2 Cloud Metadata Service Image DB Translation Layer IaaS Provider Cloud Manager Broker IaaS Provider Monitoring Topology Descriptor Application Environment IaaS Instances IaaS Instances Fig. 1: High-level architectural view of the cloud management framework. The Application Manager is not shown. determined by the elasticity policy of the application server tier. After the initial deployment, the decision to add or remove resources is made by a Cloud Manager. There is an Application Manager which controls the runtime management of the application according to models (i.e., layered queueing model, linear models, policy rules, etc.). The latter two components are described in more detail in [5] but will be introduced briefly here. The Broker is responsible for solving the RAD problem; it must also connect (automatically) with the set of selected providers to be used and acquire/release the collection of resources. Consider the architecture presented in Figure 1. A topology document, referred to as a topology descriptor file (TDF), is used to define the application topology to be deployed on the cloud ( II-A). The deployer specifies all the details of its application environment in this document 4. Details include structural concerns (e.g., numbers of tiers in the application, numbers of nodes in each tier, etc.), monitoring directives (e.g., which metrics to monitor and how often), management directives (e.g., a set of models to control the elasticity policy of the application server tier at runtime), and the deployer s objectives. Upon receiving the topology document, the Cloud Manager contacts the Broker to instantiate the topology. The Broker performs the initial RAD calculation, namely the most efficient allocation of resources across the two providers. Efficient is an intentionally non-specific term: it determines, based on the specifications in the TDF, whether the entire topology should be built on P A (or P B ) or whether it should be partially sourced from both (and in what precise ratio). Further, it selects the specific configuration of nodes (i.e., CPU, RAM, disk) from the set of all available configurations offered by each provider. These configurations and their properties are obtained from a third-party API (e.g. CloudHarmony or CloudyMetrics [6]). The chosen nodes are instantiated through a translation layer (which allows the Broker to communicate with either provider and the instances created by each). The 4 As the broker is further developed, we hope to reduce the amount of information that must be specified manually in favor of automatic determination. CloudManager and Broker make use of monitoring information, the former to make ongoing elasticity decisions (via the Application Manager) and the latter to assist in the decision process. The current implementation requires that the deployer create accounts with each provider and include that information at deployment time. The deployer must also specify which images the broker should use for the required nodes; the broker can deploy and configure these images based on the TDF. The broker maps the provider-specific images to a set of abstract identifiers used in the TDF. To add a new provider to the broker, the deployer provides account details and a mapping from the provider-specific image identifiers to the abstract image identifiers 5. The remainder of this section discusses the broker solution in more detail: specifying the problem in a TDF, specifying higher-level objectives, deciding on what resources to acquire and acquiring those resources and making them available. A. Topology A topology represents a managed application environment. An application is composed of a set of clusters and a cluster is composed of a set of nodes. A node is a representation of a virtual machine instance characterized by various factors such as hardware specification (CPU, RAM, disk) as well as more abstract things such as performance, security, etc. Nodes in the same cluster have identical function, for instance one cluster may contain web servers while another contains database servers. Containers can be deployed to nodes. A container represents software that provides a place for services to run (e.g. Tomcat). A service is then deployed into a container (e.g. web service deployed in Tomcat). The TDF describes this structure in XML. Figure 2 shows a small snippet of the TDF. Lines 3-19 describe a simplified topology (with some clusters omitted), including a web host with a Tomcat container and two services: Simple Application and SNMP. The application is connected to a MySQL cluster and Tomcat is connected to a Load Balancing cluster. The node is expected to generate 500GB of outgoing bandwidth. Lines describe the broker input: configuration small described by three properties (CPU, RAM, disk), and the objective function definition pointing to the class that implements the function. B. Defining Objectives The objectives represent the constraints, requirements, and preferences established by the deployer. They are specified as objective functions; the broker model allows for any implementation of an objective function. In order for any comparison to be performed, a set of measurable indicators must be defined. It is also important that these measurements can be normalized in order to compare various providers, as most use self-defined descriptors to describe their offerings. The Service Measurement Index (SMI) 5 The current implementation also requires manual addition of available configurations for the new provider.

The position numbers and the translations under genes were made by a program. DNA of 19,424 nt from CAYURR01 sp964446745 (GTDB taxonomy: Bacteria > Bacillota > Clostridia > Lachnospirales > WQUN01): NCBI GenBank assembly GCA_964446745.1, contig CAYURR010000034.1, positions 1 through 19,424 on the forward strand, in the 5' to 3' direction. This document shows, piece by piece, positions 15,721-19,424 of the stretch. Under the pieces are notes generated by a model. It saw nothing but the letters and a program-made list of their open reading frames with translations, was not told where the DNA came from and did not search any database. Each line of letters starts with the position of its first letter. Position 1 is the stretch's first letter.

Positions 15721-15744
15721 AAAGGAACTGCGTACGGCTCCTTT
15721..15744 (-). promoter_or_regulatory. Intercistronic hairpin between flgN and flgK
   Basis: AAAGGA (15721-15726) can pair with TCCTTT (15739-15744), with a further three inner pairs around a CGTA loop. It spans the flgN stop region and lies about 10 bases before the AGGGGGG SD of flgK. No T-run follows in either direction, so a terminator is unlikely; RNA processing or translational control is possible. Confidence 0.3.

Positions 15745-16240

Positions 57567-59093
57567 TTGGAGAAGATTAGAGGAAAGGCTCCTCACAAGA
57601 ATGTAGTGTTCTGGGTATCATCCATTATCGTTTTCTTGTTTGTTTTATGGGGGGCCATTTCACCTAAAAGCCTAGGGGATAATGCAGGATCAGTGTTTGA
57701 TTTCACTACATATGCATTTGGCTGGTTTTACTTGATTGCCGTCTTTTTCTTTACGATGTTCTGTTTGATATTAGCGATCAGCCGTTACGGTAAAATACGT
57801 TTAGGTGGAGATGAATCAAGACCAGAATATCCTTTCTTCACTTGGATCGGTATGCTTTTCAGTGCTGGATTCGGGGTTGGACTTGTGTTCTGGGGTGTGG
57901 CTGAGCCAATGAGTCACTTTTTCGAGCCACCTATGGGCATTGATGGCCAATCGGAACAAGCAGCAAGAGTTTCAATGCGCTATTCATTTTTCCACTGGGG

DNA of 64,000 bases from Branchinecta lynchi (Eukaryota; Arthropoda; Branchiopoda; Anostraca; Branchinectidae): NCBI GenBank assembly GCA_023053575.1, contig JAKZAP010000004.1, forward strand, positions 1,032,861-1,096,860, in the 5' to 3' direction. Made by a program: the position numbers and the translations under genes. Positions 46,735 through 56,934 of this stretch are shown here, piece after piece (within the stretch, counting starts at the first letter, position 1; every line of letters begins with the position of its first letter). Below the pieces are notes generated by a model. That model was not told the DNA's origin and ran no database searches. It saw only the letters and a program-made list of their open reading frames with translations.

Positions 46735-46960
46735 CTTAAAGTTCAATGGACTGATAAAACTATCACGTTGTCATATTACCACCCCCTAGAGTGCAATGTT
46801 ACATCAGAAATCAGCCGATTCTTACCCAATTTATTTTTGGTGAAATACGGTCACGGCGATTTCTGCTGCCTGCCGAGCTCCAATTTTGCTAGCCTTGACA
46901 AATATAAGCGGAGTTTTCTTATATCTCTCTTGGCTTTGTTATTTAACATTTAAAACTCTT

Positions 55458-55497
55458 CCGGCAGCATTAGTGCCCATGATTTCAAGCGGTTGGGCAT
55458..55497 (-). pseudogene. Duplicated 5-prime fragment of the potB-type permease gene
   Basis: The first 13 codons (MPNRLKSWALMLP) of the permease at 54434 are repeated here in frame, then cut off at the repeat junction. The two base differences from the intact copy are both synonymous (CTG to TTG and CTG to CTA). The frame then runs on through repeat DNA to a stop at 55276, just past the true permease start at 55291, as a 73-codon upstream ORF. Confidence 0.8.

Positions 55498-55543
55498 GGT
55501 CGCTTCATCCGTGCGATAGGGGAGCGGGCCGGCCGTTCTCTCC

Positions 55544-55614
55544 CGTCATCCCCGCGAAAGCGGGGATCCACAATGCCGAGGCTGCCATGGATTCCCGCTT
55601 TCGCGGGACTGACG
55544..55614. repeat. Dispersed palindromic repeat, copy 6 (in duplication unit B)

3 1 <c o n f i g u r a t i o n> 2 <topology name= Awesome Cloud id = topology1 > 3 <c l u s t e r name= Web C l u s t e r i d = Cluster Web 1 > 4 <node name= Web Host i d = t y p e = worker c o n f i g = small 5 img= img e f 3 8 f a 8 6 p u b l i c I P = p r i v a t e I P = r e g i o n = us east 1d band in = band out = 500 > 6 <c o n t a i n e r name= Tomcat 6 i d = > 7 <s e r v i c e name= S i m p l e A p p l i c a t i o n i d = tom1 /> 8 <s e r v i c e name= SNMP i d = snmp /> 9 </ c o n t a i n e r> 10 </ node> 11 </ c l u s t e r> 12 <! a d d i t i o n a l c l u s t e r s o m i t t e d > 13 <d e p e n d e n c i e s> 14 <! Connect Simple App to MySql > 15 <dependency from= tom1 to = mysql1 /> 16 <! Connect Load Balancer to Tomcat > 17 <dependency from= bal1 to = tom1 /> 18 </ d e p e n d e n c i e s> 19 </ t o p o l o g y> <b r o k e r> 22 <c o n f i g u r a t i o n s> 23 <c o n f i g name= s m a l l i d = s m a l l > 24 <p r o p e r t y name= d i s k v a l u e = 160 u n i t = GB /> 25 <p r o p e r t y name= cpu v a l u e = 2 u n i t = u n i t s /> 26 <p r o p e r t y name= ram v a l u e = 4 u n i t = GB /> 27 </ c o n f i g> 28 </ c o n f i g u r a t i o n s> <o b j e c t i v e name= c o s t 31 c l a s s = s t r a t o. b r o k e r. o b j e c t i v e s. C o s t O b j e c t i v e /> 32 </ b r o k e r> 33 </ c o n f i g u r a t i o n> Fig. 2: Selected Topology Description File content. offers one promising approach to business service comparison; however, mappings from higher-level characteristics to lowerlevel measures (KPIs) are not well defined. Garg [7] attempts to define a basic set of metrics to be used for cloud services comparison. Similarly, Zachos et al. [8] provide an alternative set of metrics. In this work we use KPIs defined in their work and extend this set when necessary. The experiments are focused on two particular objectives: cost and avoiding lock-in. Lock-in is measured using the balance of the topology across the providers; as an objective, avoiding lock-in represents the desire to have an entire application running with a single provider. Cost is a more complex objective, as there are many factors involved in calculating cost: instance type, length of time, hourly price, spot versus on-demand, bandwidth, storage, and more. To demonstrate the flexibility of the cost objective, we conduct experiments that include only the hourly price, as well as experiments that consider the bandwidth cost. Since bandwidth outside the cloud provider s data center incurs charges, the objective to minimize bandwidth cost is in direct conflict with the objective of avoiding lock-in; the broker achieves a balance of these opposing objectives. Assuming on-demand instances, the hourly prices are published and change rarely, and are therefore easily calculated. The cost of bandwidth involves three factors: (i) providers pricing models, (ii) application s communication patterns and (iii) distribution of nodes over providers. Although pricing models vary (some providers charge a consistent price, while others offer volume discounts), once known the cost is easily calculated. The expected communication patterns of the application are specified in the TDF 6. The expectations/approximations are updated at runtime based on measured communication patterns. Both approximating and measuring requires consideration of several factors: 1) How much data do the end users receive from the application? 2) Is the data distributed equally among the nodes? 3) Do the nodes within a cluster exchange data (e.g. database synchronization)? 4) What volume of information is transmitted among the clusters (e.g. between application nodes and database node)? The nodes can be distributed over the providers in various combinations; each distribution has bandwidth cost implications. If the application is deployed to a single provider, the bandwidth cost is based primarily on Factor #1 7. If the topology is distributed over multiple providers, then the cost depends on which communication within the topology crosses the boundaries of a provider. If a three-tier web application were deployed with a load balancer and a database on one provider and all application servers on the other provider, each request would cause data to cross the provider boundaries at least five times (client to balancer, balancer to app server, app server to database, database to app server, app server to client). In our experiments we consider a simple architecture with clearly defined communication paths (load balancer web server database), assume equal traffic to all nodes and between all clusters, and no intra-cluster data exchange. Estimation of communication costs for applications that rely on internal communication that is difficult to predict, such as Hadoop, represents a harder problem. C. RAD Problem: Selecting Resources The broker requires two pieces of information from the deployer to solve any particular RAD problem: desired configuration and a set of objectives. A configuration, c i, is described by a list of properties (p 1,, p n ), where each property p i is a triple (name, value, unit). An objective, on the other hand, represents a utility function calculated for a topology, with a configuration being a variable, e.g. cost of the topology can be viewed as an objective to be minimized. The goal of the broker is to optimize the set of objectives (as specified by the deployer in their TDF). By default we use a weighted sum of these objectives; however, in general the method of optimization can be chosen by the deployer. The selection process occurs in two steps: (i) identification of feasible configurations and (ii) optimization of objectives. The broker selects the set of all configurations that satisfy the objectives specified in the desired configuration named in 6 We plan to add heuristics that will provide estimates based on the application type in case these values are not provided by the deployer. 7 Communication within a data center is generally not charged or an order of magnitude less expensive than communication that leaves the data center.